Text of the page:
News / Economy

    Analyst: Tax Probes Hurt Turkey Investment Outlook

    Protesters are engulfed in tear gas and sprayed by water canons at the entrance of the Divan Hotel, Istanbul, June 15, 2013.
    Protesters are engulfed in tear gas and sprayed by water canons at the entrance of the Divan Hotel, Istanbul, June 15, 2013.
    Dorian Jones
    A handful of energy firms affiliated with Koc Holding, owned by one of Turkey's most prominent business families, were raided by tax authorities late last month, prompting some the company's shares to plummet.
     
    The raids occurred shortly after Prime Minister Recep Tayyip Erdogan criticized Koc-held Divan Hotel for supporting anti-government unrest for opening its doors to protesters fleeing police tear gas during weeks of violent anti-government demonstrations in Istanbul's Gezi Park.
     
    Now Turkey's business community and some analysts warn that the seemingly suspicious timing of the tax probes, regardless of whether they were politically motivated, threaten the country's investment reputation at a time of increasing financial uncertainty.
     
    "Koc Holding is in several sectors—it is more than a company or market leader, it is at the center of the industry. It accounts for roughly 11 percent of Turkey’s GDP," said Atilla Yesilada, an analyst for political consulting firm Global Source Partners. "Attacking this company at a time when investors are really having second thoughts about emerging markets investments is simply not very rational. And the timing is very conspicuous. It happened right after Erdogan said to Koc Holding, 'You will pay for this.' And if you read the pro-AKP [political party] media, Koc is accused of plotting to bring this government down."
     
    According to government figures, direct international investment in Turkey has fallen significantly in the past year. With expectations that anti-government protests could reignite this fall, Yesilada warns of a broader crackdown on the business community.
     
    "It frightens me to think that it’s only the start," he said. "It will get worse, as I expect social unrest to continue in the fall and winter, then the witch hunt in the corporate community will also re-double and it will really cost Turkey."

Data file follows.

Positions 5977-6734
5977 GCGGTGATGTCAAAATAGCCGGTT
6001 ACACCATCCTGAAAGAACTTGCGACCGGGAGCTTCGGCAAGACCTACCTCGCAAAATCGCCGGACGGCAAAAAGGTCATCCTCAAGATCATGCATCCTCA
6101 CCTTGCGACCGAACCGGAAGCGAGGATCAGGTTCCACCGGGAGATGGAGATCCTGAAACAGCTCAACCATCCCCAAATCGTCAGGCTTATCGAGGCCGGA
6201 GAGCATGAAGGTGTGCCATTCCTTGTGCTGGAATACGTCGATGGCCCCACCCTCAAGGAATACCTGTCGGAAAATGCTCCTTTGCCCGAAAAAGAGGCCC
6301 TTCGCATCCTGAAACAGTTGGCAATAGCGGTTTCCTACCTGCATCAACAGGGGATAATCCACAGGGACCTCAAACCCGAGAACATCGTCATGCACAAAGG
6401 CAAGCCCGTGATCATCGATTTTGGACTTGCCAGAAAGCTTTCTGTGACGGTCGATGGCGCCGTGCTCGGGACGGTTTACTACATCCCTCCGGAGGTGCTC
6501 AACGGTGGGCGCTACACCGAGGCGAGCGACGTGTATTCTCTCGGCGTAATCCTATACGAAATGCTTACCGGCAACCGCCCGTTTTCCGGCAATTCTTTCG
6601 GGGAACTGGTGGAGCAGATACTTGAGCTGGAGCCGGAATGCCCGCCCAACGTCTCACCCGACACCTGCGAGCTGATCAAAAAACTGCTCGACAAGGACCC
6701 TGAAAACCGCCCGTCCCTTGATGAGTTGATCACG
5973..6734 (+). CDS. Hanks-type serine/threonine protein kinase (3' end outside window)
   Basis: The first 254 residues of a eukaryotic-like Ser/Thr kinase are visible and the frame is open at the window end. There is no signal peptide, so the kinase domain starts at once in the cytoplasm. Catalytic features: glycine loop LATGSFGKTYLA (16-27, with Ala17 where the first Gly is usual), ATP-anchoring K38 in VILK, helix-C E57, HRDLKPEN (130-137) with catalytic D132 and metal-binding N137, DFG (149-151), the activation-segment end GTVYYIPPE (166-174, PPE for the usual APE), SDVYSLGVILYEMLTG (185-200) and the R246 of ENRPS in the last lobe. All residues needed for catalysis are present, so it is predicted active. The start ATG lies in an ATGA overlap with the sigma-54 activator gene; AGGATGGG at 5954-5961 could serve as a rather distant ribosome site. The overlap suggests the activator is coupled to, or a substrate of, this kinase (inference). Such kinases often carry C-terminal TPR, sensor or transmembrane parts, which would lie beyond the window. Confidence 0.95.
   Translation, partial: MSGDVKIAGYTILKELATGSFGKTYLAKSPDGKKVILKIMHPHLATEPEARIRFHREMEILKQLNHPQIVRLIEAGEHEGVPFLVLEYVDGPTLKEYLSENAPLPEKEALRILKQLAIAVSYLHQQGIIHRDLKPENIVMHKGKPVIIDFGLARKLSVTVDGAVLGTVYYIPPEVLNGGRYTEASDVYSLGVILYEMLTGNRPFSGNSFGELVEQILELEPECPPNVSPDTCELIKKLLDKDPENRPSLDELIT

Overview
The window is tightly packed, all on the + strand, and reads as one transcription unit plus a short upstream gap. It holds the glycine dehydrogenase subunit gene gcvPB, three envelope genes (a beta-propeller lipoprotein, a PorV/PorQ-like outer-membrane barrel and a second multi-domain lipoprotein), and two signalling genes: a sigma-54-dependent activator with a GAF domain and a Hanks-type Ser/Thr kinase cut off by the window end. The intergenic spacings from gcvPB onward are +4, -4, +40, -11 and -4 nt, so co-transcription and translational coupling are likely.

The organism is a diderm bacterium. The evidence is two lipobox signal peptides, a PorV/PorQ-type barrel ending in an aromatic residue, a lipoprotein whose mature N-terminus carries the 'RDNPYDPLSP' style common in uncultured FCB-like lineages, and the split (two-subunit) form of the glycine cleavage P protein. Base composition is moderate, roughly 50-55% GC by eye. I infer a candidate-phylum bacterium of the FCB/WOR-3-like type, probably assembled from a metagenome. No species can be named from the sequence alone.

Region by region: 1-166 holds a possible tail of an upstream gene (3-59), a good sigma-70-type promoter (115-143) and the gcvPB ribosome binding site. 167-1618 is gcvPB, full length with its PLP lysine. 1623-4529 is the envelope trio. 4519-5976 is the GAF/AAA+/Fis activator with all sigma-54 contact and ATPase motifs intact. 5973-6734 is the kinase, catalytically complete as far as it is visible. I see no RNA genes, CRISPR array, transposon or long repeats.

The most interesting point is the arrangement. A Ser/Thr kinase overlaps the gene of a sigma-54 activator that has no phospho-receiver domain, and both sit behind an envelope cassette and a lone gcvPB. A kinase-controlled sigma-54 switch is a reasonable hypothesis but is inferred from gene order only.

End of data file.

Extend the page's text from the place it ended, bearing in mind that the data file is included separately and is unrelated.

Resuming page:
But Finance Minister Mehmet Simsek insists the investigation is not politically motivated, noting on the social media site Twitter that the tax investigation board conducts 50,000 probes each year.
     
    Still, observers point out it's not the first time tax investigators have audited a business leader who angered the prime minister, pointing to a 2007 investigation of media tycoon Aydin Dogan, which resulted in a multi-billion dollar tax fine, after one of Dogna's newspapers accused the ruling AK Party of corruption.
     
    The Koc probe has also provoked alarm among business leaders who are close to the AK Party, including Mustafa Boydak, who currently serves as Member of Management Board at Boydak Holding and Chairman of Kayseri Chamber of Industry. According to a July 28 report in The Hürriyet Daily News, Turkey's oldest extant English-language daily, "Boydak is a prominent Anatolian businessman based in the Central Anatolian province of Kayseri, also the hometown of the President Abdullah Gül, and is known to have a close relationship with the president."
     
    "The government shouldn’t take sides in its issues with the business realm, and we shouldn’t relive the 1990s as some circles have been claiming. You all will remember the Feb. 28 process," The Hürriyet quoted Boydak as saying, apparently delivering a thinly veiled warning to the government over the Koc tax probe.
     
    The "February 28 process" was the military coup that deposed former Islamist Prime Minister Necmettin Erbakan in 1997. What followed was a crackdown on Islamic groups and their companies, forcing many out of business.
     
    Analysts warn that a continuing investigation of the Koc conglomerate is likely to reinforce doubts about whether Turkey is a safe place to invest.

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